Gay Marriage Goes to Church!


Happy Same-Sex Sunday, 2.0!

Last Sunday, the first day same-sex marriage was legal, weddings were performed largely in civil ceremonies. Government marriage bureaus were opened specially across the city and state, and volunteer judges were on hand to grant waivers so that people (some who’d been waiting decades) could avoid the normal 24 hour waiting period. While some rabbis and ministers were on hand to perform ceremonies at borough halls, most were done by judges, and all happened rather quickly.

For those wanting to get married in a house of worship, the logistics of getting the license and planning a ceremony took a little longer. Last Tuesday night, civil rights pioneers Ruthie Berman and Connie Kurtz got married at Congregation Beit Simchat Torah. Yesterday was the first time LGBT Christians could conceivably plan to get married during a regular Sunday service. And so, after the eleven weddings we attended last Sunday, plus taking in one we ran into on the street completely by accident during the week, we witnessed five more happy couples tie the knot yesterday in two different venues.

Our first stop was Middle Collegiate Church, part of the four collegiate churches in the city that make up the oldest continuous protestant congregation in the United States, and long a supporter of LGBT civil rights. (Disclosure: we used to be a member there.) While the church had long performed same-sex weddings, it had never done so with the power of the state to make them legal prior to yesterday.

Three couples stood before a packed congregation, in a normal Sunday service that was all about their unions. They were Jeremy Price and Alex Bertrand (who had posed with the volunteer twin flower girls last week as they got their marriage license at Brooklyn Borough Hall), Kelebohile Nkhereanye and Renee Boyd (who were assaulted last week at Brooklyn Borough hall by a male shock jock wanting to know why they weren’t attracted to him, until Renee, quite literally, kicked him in the ass), and Marvin Rodriguez and Vaughn Lindquist.

Though the three couples were wed in a joint ceremony, they each had their own moment and unique vows. Each had been partnered in some formal sense before, but none had been recognized in church since same-sex marriage was the law of the land. When the minister, Reverend Jacqui Lewis, pronounced them legally wed by “the powers vested in me by the State of New York,” the congregation gave them a standing ovation.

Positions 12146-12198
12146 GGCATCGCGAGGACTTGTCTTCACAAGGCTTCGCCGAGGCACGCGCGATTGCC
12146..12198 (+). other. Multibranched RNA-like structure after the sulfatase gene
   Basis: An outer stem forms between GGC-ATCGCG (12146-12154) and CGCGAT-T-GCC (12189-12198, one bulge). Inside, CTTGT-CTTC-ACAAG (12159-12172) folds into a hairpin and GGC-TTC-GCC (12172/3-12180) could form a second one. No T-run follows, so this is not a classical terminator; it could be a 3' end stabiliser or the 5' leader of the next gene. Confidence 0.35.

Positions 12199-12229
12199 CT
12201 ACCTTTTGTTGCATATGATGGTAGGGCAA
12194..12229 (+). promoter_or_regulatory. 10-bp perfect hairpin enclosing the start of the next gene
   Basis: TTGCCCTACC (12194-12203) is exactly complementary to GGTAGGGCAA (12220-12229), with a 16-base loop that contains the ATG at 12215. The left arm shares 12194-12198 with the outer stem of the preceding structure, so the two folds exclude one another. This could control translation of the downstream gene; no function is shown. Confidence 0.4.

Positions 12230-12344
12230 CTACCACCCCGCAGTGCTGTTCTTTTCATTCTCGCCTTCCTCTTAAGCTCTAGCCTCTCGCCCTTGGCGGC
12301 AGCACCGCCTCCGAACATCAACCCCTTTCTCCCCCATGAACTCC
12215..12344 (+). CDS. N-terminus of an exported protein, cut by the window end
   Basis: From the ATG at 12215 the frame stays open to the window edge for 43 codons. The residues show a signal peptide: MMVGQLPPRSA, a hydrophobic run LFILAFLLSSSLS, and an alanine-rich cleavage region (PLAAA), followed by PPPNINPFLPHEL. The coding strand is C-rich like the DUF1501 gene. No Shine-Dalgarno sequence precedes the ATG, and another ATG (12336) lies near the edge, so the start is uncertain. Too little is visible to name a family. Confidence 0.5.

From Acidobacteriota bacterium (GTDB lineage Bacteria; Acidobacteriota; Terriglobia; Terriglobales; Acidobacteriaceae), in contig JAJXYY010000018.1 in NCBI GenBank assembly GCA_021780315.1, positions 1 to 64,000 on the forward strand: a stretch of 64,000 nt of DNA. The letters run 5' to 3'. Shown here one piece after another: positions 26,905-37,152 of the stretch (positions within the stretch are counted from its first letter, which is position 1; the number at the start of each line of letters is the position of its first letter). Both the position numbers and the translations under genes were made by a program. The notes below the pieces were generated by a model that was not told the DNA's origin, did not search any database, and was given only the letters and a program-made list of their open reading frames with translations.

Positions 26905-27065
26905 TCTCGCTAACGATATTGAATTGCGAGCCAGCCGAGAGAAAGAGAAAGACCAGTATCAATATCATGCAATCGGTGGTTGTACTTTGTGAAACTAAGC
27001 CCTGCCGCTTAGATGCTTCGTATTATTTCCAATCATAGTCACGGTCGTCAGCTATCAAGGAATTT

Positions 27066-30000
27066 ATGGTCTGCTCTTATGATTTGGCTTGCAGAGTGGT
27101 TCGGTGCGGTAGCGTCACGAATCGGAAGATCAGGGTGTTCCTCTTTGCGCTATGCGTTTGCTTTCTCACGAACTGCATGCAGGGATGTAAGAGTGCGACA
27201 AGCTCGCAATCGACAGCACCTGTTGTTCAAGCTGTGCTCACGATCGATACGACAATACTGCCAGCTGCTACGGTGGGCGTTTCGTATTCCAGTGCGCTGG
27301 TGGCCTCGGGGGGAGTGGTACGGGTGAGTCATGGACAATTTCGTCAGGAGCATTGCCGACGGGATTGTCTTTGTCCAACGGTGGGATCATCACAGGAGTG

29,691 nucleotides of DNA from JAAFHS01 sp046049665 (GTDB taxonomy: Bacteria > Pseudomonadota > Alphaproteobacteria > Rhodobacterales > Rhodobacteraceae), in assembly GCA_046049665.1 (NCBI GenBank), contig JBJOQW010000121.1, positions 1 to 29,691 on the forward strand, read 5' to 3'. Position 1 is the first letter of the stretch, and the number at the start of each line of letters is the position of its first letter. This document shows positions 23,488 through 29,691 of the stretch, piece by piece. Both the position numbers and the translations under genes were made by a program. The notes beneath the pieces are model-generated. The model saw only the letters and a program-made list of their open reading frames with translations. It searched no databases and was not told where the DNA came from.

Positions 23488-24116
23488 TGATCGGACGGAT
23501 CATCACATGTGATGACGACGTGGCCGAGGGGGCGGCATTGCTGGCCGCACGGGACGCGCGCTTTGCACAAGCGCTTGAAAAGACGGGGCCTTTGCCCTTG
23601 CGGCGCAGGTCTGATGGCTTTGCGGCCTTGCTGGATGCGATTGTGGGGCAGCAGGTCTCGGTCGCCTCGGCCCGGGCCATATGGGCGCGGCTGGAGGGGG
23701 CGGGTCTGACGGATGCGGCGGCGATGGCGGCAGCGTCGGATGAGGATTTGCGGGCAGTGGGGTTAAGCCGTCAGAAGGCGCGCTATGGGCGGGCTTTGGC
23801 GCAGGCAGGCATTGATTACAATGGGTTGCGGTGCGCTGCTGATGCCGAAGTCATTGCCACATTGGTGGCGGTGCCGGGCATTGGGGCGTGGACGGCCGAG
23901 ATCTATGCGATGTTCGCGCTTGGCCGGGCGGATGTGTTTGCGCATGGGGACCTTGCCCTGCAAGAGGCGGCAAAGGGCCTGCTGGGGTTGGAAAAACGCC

Our next stop was the New York Marrython at Belvedere Castle, sponsored by Rainbow Wedding Clergy. It was a gorgeous, sunny day in Central Park, and interfaith minister Reverend Alison Caiola married a dozen couples at the beautiful location, overlooking the Turtle Pond and the Delacorte Theater.

The first couple we saw there who married were Jose Zuleda and Russell Krueger, two dapper gentlemen who looked great in their black tuxedos, despite the heat.

“True love never dies,” Rev. Alison said to the couple who had been together 14 years and waiting to marry for a long time. “This, we know.”

About forty people – a mix of friends and family, plus a smattering of curious American and international tourists, watched the ceremony. A young tourist boy, who appeared no more than ten years old, came up wanting to congratulate the grooms afterwards.

Next up was a lesbian Latina couple dressed entirely in white, Elizabeth De Jesus and Margaret Irizarry. They had been together since they were 20, some 42 years ago. Before the ceremony, a photographer asked the couple to say “cheese” while taking their picture.

“Sex!” Elizabeth replied loudly instead.

“Not until after you’re married!” a friend yelled.

Margaret and Elizabeth were our 17th, and final for awhile, we think, couple we’d seen get hitched in the past couple of weeks (18th if you count a straight couple we celebrated getting married on July 23rd, the last day it was something only heterosexual New Yorkers could do). But after four decades, Margaret and Elizabeth were a reminder to us that love is always fun to report upon, and that, reporter or not, the union of two people committing their lives to each other is always a beautiful thing to witness.